Death in the Saddle, Ch 8

Lucy Kurtz emerged from the pool climbing the vertical stairs and pulling on the chrome rails. She rubbed her eyes, then wrung the excess water from her hair. As she reached for a beach towel on the chaise lounge, she stopped. “Larry is that you? I’m at the pool side.” At forty-two, Lucy Kurtz retained her youthful figure—the result of total and constant self-absorption and reverence to holistic medical programming: dietary restrictions and almost endless physical-fitness. Continue reading “Death in the Saddle, Ch 8”

Death in the Saddle, Ch 7

The elevator stopped at the twelfth floor and Bonnie Ouvray held on to Bruxton’s arm for support. Her legs were unsteady and the floor seemed to move in a sine-wave pattern. “Just a few more steps, and we’ll be home safe,” Bruxton assured her as he maintained a delicate balance, propping her up and reaching for the room card key. When the bedroom came into view, Bonnie lurched forward to fall face down across the bed. She turned over and lay spread eagle, her glassy eyes unable to focus. Continue reading “Death in the Saddle, Ch 7”

Death in the Saddle, Ch 5

While seated in the limo parked at the TV studio lot, Jim, the chauffeur, had watched the TV program on the screen mounted from the headliner in the passenger compartment. When it was over, he shut the set off and moved to the driver’s seat, anticipating Bruxton’s arrival. He knew Bruxton was going to ask him his opinion of the program and more specifically, what he thought of Bruxton’s performance. Already, he was thinking of ways to answer the questions, but keep the conversation to a minimum. Continue reading “Death in the Saddle, Ch 5”

Death in the Saddle, Ch 4

Jim Keyes, chauffeuring the Bruxton’s Bentley north on Monterey Avenue, looked in the rear view mirror to watch Peter Bruxton reviewing the pages of questions prepared for him. This was the morning Bruxton’s public relations agency had scheduled a TV appearance at the studio in Desert Hot Springs, and his boss was clearly nervous. The sedan pulled into the parking lot one hour before scheduled airtime, and Bruxton rushed out before the chauffeur could open his door. Continue reading “Death in the Saddle, Ch 4”

Death in the Saddle, Ch 3

Before Bruxton could respond, the waiter returned, made a half bow, then smiled and asked if he could take their entrée orders. They both ordered, then Bruxton shoved his empty martini glass at him. “Hit me again.” With elbows on the table, he leaned forward, his beady eyes penetrating Mary’s. “All right, what other sorry ass news do you have?” Continue reading “Death in the Saddle, Ch 3”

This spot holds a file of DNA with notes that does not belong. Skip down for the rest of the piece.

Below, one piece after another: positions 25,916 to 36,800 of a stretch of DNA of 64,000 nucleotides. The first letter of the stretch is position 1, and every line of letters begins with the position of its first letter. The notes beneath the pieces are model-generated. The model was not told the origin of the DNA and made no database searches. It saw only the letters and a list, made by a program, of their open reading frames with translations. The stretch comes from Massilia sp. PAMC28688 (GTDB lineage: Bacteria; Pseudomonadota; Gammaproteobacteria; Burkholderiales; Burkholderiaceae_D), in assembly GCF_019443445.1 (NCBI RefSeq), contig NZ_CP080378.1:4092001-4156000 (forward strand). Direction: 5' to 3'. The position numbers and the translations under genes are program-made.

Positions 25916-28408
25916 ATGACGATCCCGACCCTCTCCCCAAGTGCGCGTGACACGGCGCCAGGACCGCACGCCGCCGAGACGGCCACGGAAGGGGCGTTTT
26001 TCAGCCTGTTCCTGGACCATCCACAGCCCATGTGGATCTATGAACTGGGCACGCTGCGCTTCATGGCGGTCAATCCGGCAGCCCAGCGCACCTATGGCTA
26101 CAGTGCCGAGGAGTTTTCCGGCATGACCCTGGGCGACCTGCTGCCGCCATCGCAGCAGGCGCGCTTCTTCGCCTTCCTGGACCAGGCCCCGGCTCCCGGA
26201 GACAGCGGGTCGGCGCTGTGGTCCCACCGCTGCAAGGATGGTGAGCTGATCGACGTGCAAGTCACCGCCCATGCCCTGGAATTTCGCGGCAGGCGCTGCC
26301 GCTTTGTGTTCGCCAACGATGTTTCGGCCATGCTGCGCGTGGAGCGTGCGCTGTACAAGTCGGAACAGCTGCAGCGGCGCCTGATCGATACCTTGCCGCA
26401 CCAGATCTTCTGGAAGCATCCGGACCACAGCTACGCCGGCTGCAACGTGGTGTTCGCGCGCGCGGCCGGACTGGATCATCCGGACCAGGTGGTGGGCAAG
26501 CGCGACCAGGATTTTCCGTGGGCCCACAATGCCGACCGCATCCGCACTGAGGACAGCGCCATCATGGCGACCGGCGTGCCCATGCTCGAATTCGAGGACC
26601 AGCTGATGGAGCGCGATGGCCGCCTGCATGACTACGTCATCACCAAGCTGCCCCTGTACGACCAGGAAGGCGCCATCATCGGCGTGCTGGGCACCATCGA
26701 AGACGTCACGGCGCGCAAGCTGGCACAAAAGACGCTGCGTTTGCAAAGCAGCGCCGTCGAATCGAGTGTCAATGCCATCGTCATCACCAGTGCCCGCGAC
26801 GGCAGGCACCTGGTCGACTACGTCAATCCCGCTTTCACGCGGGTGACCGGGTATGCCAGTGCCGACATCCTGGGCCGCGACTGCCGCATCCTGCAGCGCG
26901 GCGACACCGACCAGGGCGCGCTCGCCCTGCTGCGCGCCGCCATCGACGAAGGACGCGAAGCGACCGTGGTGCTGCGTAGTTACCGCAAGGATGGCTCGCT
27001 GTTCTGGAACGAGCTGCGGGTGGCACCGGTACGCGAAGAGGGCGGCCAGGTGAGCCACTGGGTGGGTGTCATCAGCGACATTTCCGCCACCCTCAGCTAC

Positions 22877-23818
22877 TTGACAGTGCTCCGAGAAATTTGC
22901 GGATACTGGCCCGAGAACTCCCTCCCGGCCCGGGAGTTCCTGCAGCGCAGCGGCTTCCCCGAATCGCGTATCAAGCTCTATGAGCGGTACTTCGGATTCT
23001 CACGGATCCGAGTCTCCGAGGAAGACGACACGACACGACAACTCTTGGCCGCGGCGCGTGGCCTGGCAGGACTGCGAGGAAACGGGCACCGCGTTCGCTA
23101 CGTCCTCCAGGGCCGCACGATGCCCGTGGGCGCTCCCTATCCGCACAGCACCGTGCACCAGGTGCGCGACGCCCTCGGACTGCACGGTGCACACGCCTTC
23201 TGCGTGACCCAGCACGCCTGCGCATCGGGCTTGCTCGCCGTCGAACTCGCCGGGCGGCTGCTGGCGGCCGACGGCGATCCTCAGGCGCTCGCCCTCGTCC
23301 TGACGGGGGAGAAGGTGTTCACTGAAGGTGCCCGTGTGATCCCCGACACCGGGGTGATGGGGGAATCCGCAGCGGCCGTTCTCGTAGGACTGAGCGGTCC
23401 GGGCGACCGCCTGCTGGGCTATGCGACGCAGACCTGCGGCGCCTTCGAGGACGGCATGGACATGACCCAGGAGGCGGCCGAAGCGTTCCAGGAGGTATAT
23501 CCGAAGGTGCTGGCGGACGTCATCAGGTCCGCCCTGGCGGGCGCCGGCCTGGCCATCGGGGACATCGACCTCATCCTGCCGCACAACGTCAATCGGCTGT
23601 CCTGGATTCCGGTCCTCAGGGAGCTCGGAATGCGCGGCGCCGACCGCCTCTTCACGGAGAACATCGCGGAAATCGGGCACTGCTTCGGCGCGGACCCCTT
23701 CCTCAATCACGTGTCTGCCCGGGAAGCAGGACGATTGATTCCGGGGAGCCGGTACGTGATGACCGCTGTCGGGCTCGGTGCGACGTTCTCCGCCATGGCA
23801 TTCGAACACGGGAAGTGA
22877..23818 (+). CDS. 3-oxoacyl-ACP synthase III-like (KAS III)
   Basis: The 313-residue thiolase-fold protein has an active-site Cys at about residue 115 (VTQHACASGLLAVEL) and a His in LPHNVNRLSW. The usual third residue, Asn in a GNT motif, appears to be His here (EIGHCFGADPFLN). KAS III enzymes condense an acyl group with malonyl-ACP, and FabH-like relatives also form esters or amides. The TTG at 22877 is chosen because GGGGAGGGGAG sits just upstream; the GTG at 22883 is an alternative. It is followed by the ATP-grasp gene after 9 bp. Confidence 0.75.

Death in the Saddle, Ch 2

At his ornate oversized desk, Peter Bruxton sat with a phone in one hand and a smoking panatela in the other. Looking up, he saw his new secretary at his door. Holding his hand over the mouthpiece of the phone, he said, “Come in, come in,” then leaning back in his tall leather chair, he signaled for her to sit down. He put up his index finger, denoting a moment longer on the phone, then placed the phone closer to his mouth and shouted, “Bullshit! Call in those mortgage payments now. I’m not running a fucking credit bureau—that’s right, if they can’t pay, we’re repossessing. They bought quick enough at sub-prime rates. No more extended payments.” The phone was slammed onto the cradle as he looked at the young woman seated opposite his desk. He made a quick assessment of the exotic beauty. “Now, what do you want?” He flicked the cigar ash into a tray. Continue reading “Death in the Saddle, Ch 2”

Welcome to Murder Mystery Press!

We’re excited to announce the release of Death in the Saddle (Not a Western!)


Death in the Saddle, Not a Western!When Billionaire Real Estate Developer Peter Bruxton is found murdered – shot in the head in his hotel room – it comes as no surprise to anyone who knew him. In fact, the biggest challenge facing the
detectives charged with solving Bruxton’s murder may be finding someone who is NOT a suspect.

(Click on image to enlarge.)

Also not a surprise is the fact that Bruxton was shot while presumably having sex. His sexual escapades (with everyone except his wife) were the subject of open conversation at cocktail parties throughout the Coachella Valley social scene (as was his general tendency to offend anyone he met within five minutes of meeting them). Bruxton was universally disliked, but he was
particularly despised by several of the women he had bedded (as well as by
their husbands). Continue reading “Welcome to Murder Mystery Press!”